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Posts Tagged ‘DC Comics

“As you get older it is harder to have heroes, but it is sort of necessary”*…

 

Quality Comics was not lightly named, with a roster of creative talent collaborating on some of the most-satisfying adventure stories inhabiting the Golden Age racks. Particularly of value was Quality’s roster of post-war second-stringers. While Blackhawk, Doll Man, Kid Eternity, Uncle Sam and Plastic Man made up the top of the company’s weird roster, later additions like The Barker and Captain Triumph were of equally great standards to their forebears.

Even the short-lived latecomers had a peculiar charm to them, such as The Whistler, a tune-tootling tough guy whose pursed lips could sink ships…

The story of “The Whistler,” from Jonathan Morris and his wonderful site Gone and Forgotten, where one can find left-behind heroes and villains aplenty.  For more on Jonathan and, more generally, on the topic at hand, see (and hear) the “Superpowers” episode of This American Life.  For more still, check out Jonathan’s Tumblr.

* Ernest Hemingway

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As we realize that it’s not a bird, it’s not a plane, we might send watery birthday greetings to Mera, Queen of Atlantis and wife of Aquaman.  While this is her birthday, she made her first appearance in September, 1963, in Aquaman, Volume 1, Number 11:

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Written by LW

January 31, 2017 at 1:01 am

“Words and pictures are yin and yang. Married, they produce a progeny more interesting than either parent.”*…

 

Comic Republic, a Nigerian comics startup based in Lagos, is creating a universe of superheroes for Africans and black readers around the world. The cast of characters—”Africa’s Avengers” according to some fans—ranges from Guardian Prime, a 25-year old Nigerian fashion designer by day who uses his extraordinary strength to fight for a better Nigeria, to Hilda Avonomemi Moses, a woman from a remote village in Edo state who can see spirits, and Marcus Chigozie, a privileged but angry teenager who can move at supersonic speeds…

More about what’s up– and why– at “A Nigerian comics startup is creating African superheroes.”

* Theodor Geisel (Dr. Seuss)

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As we look! up in the sky!, we might recall that it was on this date in 1947 that DC Comics published Sensation Comics #63, featuring the classic Wonder Woman story “The Wall of Doom,” in which Professor Vibrate uses sound to render victims unconscious as he robs banks.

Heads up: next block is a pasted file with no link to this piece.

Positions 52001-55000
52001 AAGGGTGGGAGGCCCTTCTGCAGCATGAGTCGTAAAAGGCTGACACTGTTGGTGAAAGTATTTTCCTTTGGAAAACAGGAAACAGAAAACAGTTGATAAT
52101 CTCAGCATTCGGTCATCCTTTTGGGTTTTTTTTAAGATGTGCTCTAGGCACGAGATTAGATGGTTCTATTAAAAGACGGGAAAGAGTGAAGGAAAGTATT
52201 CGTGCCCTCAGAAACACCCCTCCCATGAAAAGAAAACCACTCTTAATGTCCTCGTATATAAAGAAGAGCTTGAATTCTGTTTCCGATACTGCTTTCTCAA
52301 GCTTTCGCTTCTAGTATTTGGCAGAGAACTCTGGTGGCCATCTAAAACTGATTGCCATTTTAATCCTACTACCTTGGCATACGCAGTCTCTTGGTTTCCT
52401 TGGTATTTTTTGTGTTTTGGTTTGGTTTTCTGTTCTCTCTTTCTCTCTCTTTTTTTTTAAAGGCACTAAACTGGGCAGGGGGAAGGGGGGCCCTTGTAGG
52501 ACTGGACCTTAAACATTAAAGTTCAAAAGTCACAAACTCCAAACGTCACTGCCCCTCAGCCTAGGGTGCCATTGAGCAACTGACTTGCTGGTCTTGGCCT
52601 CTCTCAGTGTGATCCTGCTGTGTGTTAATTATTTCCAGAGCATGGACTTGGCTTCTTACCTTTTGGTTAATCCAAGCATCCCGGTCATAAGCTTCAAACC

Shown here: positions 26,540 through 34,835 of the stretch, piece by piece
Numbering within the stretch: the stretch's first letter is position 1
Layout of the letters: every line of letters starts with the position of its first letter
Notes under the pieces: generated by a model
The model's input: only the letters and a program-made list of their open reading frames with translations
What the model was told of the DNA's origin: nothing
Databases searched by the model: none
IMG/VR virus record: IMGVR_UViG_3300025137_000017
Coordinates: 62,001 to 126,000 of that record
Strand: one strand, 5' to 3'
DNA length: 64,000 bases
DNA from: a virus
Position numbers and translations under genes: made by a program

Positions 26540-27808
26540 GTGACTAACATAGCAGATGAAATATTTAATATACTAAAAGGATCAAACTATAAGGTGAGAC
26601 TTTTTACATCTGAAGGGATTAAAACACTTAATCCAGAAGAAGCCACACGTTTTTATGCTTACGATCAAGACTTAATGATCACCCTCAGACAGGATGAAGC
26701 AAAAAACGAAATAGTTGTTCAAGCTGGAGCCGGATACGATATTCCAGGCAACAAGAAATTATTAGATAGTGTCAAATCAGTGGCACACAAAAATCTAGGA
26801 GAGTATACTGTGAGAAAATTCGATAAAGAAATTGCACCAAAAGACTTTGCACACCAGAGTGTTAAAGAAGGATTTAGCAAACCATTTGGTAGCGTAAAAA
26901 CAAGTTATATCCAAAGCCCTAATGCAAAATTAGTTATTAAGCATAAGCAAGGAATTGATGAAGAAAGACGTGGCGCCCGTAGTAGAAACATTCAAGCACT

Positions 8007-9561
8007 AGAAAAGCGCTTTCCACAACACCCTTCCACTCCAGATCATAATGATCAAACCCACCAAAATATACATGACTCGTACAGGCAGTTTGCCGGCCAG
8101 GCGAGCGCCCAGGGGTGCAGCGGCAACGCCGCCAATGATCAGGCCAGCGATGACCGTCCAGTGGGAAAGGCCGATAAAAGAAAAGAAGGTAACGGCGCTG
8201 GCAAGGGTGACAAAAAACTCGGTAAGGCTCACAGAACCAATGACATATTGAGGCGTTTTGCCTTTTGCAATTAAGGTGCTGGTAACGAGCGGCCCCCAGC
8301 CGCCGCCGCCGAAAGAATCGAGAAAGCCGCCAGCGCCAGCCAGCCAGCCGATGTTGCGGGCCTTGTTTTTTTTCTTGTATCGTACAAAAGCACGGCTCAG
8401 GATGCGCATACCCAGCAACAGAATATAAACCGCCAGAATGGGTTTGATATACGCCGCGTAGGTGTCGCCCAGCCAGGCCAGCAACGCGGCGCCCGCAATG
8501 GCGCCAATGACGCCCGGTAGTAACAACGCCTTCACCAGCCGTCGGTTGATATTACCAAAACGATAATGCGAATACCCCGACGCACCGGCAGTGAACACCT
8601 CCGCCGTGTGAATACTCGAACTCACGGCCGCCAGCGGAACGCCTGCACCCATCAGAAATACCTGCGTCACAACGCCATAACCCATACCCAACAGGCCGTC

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Written by LW

January 20, 2016 at 1:01 am

“I’m so fast that last night I turned off the light switch in my hotel room and was in bed before the room was dark”*…

 

In 1978, DC Comics published an over-sized 72-page special edition entitled Superman vs. Muhammad Ali, in which the Man of Steel and The Greatest team to stave off an alien invasion.

The issue’s wraparound cover shows a host of late 1970s celebrities, including Frank Sinatra, Lucille Ball, Tony Orlando, Johnny Carson, the cast of Welcome Back Kotter, and The Jackson 5–seated amongst Wonder Woman, Batman, Green Lantern, and other DC superheroes, as well as Warner and DC employees.  The original draft included Mick Jagger in the lower left corner; he was replaced by promoter Don King.  See a list of those depicted here.

[TotH to Retronaut, via almaar kleiner groeien]

* Muhammad Ali, nee Cassius Marcellus Clay Jr.

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As we float like butterflies, we might recall that is was on this date in 1948 that Joe Louis, “The Brown Bomber,” successfully defended his Heavyweight Championship against Jersey Joe Walcott.  The bout between two African-American athletes was a victory over the prejudices of the time.  Louis held his title for three more years before retiring; in all, Louis successfully defended his Heavyweight title 25 times from 1937 to 1948, and was a world champion for 11 years and 10 months. Both are still records in the heavyweight division, the former in any division.  Walcott went on to defeat Ezzard Charles for the title on 1951, at age 37, becoming the oldest person to wear the Champion’s belt (until George Foreman won it at 45).

With Jesse Owens and Jackie Robinson, Louis is widely regarded as one of the first African American “national heroes” in the United States, and was a focal point of anti-Nazi sentiment leading up to and during World War II.  He was instrumental in integrating the game of golf, breaking the sport’s color barrier in America by appearing under a sponsor’s exemption in a PGA event in 1952.  Walcott went on to Hollywood (he starred with Humphrey Bogart in The Harder they Fall), then into politics– he was elected sheriff of Camden County, New Jersey in 1971– the first African-American to hold the post.

Joe Louis

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Jersey Joe Walcott

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